Wednesday, October 15, 2014

Naoko Yamano of Shonen Knife on Why Shows Start Earlier in Japan

Posted By on Wed, Oct 15, 2014 at 10:09 AM

COURTESY OF GOOD CHARAMEL RECORDS
  • Courtesy of Good Charamel Records

By Tom Murphy

In the late 1980s, it was nearly unheard of for Japanese underground rock bands to play in the United States. But Shonen Knife, appearing at the Firebird this Saturday, October 18, played a show in Los Angeles in 1989.

By then, the band's music had already spent several years circulating in the U.S., thanks to a 1983 visit to Japan by Beat Happening frontman and K Records founder Calvin Johnson. While overseas, Johnson found Shonen Knife's second album, Burning Farm, on cassette; he reissued the album the following year on his label. The group's original take on punk rock and its surreal, straight-faced send-up of pop culture struck a chord with artists in the English-speaking world, including Sonic Youth, Red Kross and, famously, Kurt Cobain, who invited Shonen Knife to open for Nirvana on the U.K. leg of its tour for Nevermind.

"I don't know why he liked Shonen Knife," says guitarist and singer Naoko Yamano. "But I'm very honored about that. I think his favorite bands were Black Sabbath, ABBA and the Shaggs. I think he liked unique bands."

Shonen Knife played its first show at Hosei University in March of 1982 and released its debut album, Minna Tanoshiku, just months later. What set the band apart from many other Japanese rock bands of the time was that Shonen Knife made its own cassettes, and its all-female membership was very rare outside of pop music.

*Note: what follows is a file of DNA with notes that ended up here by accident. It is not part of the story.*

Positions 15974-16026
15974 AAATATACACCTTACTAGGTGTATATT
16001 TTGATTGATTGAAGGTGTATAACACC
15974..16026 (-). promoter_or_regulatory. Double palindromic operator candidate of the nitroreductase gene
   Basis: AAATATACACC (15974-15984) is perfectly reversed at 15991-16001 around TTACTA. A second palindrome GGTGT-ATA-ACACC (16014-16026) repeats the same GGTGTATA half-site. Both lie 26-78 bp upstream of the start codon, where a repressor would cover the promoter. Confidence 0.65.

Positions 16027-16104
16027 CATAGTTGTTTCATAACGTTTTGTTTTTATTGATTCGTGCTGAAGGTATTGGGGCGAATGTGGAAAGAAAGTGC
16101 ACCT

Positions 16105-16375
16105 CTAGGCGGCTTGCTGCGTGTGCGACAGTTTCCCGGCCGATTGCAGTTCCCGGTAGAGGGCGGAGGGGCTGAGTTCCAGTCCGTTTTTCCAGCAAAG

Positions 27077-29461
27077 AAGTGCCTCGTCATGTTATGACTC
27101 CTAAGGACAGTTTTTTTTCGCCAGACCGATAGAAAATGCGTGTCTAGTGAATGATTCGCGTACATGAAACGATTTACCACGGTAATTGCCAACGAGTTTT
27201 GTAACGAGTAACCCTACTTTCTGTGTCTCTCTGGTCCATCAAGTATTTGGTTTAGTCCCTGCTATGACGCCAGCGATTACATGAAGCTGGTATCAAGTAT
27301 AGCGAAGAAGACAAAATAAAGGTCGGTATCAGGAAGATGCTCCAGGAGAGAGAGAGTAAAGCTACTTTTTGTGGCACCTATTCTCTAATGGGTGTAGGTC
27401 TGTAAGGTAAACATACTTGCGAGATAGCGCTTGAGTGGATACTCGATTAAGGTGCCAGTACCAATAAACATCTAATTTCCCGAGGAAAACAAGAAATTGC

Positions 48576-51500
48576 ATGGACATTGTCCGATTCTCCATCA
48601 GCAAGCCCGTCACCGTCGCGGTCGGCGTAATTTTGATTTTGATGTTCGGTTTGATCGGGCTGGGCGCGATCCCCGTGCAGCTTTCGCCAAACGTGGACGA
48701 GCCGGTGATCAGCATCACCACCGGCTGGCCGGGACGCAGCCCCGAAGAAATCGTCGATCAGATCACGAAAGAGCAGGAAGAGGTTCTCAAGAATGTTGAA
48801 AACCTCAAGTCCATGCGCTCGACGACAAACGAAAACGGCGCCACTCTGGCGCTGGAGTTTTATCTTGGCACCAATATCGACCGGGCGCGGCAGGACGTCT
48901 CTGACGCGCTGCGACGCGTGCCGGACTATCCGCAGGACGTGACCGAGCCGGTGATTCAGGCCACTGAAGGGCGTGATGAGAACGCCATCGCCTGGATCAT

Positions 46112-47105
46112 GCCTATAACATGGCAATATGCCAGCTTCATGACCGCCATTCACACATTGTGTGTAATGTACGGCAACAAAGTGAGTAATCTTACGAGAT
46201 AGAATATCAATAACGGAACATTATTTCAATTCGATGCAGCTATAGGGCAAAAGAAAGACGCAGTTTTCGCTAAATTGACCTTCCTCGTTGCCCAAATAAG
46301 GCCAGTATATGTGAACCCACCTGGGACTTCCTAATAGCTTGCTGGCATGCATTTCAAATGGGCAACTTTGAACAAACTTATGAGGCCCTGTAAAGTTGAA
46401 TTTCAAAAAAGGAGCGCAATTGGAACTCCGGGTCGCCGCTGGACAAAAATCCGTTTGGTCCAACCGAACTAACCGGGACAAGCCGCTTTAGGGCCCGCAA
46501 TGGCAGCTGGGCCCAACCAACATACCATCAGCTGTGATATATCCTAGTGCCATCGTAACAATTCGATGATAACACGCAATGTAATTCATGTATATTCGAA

"I think it was an advantage, because many boys helped us to carry equipment," jokes Yamano, the group's sole original member. "My parents were a little conservative, and they didn't like me playing in a rock band. But after I put out an album, Let's Knife, with a major record company, they understood."

Championed by prominent underground acts, Shonen Knife, like many Japanese bands, became more popular here than in its home country. The group may not have spent the intervening years playing stadiums, but it has maintained a dedicated cult following.

Continue to page two.

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